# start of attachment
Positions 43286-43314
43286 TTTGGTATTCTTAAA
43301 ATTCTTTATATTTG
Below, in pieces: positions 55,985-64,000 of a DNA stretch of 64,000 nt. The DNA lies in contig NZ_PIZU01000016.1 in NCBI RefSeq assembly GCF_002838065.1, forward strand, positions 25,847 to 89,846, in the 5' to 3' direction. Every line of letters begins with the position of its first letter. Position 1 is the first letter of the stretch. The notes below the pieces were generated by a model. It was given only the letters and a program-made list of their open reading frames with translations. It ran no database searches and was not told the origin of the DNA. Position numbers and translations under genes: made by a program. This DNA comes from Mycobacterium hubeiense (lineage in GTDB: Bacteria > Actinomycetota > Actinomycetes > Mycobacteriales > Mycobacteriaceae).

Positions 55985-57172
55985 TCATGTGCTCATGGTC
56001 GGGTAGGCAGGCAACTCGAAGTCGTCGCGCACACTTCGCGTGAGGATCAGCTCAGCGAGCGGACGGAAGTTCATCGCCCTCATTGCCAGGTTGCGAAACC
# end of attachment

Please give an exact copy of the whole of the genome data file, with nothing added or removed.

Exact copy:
Positions 43286-43314
43286 TTTGGTATTCTTAAA
43301 ATTCTTTATATTTG
Below, in pieces: positions 55,985-64,000 of a DNA stretch of 64,000 nt. The DNA lies in contig NZ_PIZU01000016.1 in NCBI RefSeq assembly GCF_002838065.1, forward strand, positions 25,847 to 89,846, in the 5' to 3' direction. Every line of letters begins with the position of its first letter. Position 1 is the first letter of the stretch. The notes below the pieces were generated by a model. It was given only the letters and a program-made list of their open reading frames with translations. It ran no database searches and was not told the origin of the DNA. Position numbers and translations under genes: made by a program. This DNA comes from Mycobacterium hubeiense (lineage in GTDB: Bacteria > Actinomycetota > Actinomycetes > Mycobacteriales > Mycobacteriaceae).

Positions 55985-57172
55985 TCATGTGCTCATGGTC
56001 GGGTAGGCAGGCAACTCGAAGTCGTCGCGCACACTTCGCGTGAGGATCAGCTCAGCGAGCGGACGGAAGTTCATCGCCCTCATTGCCAGGTTGCGAAACC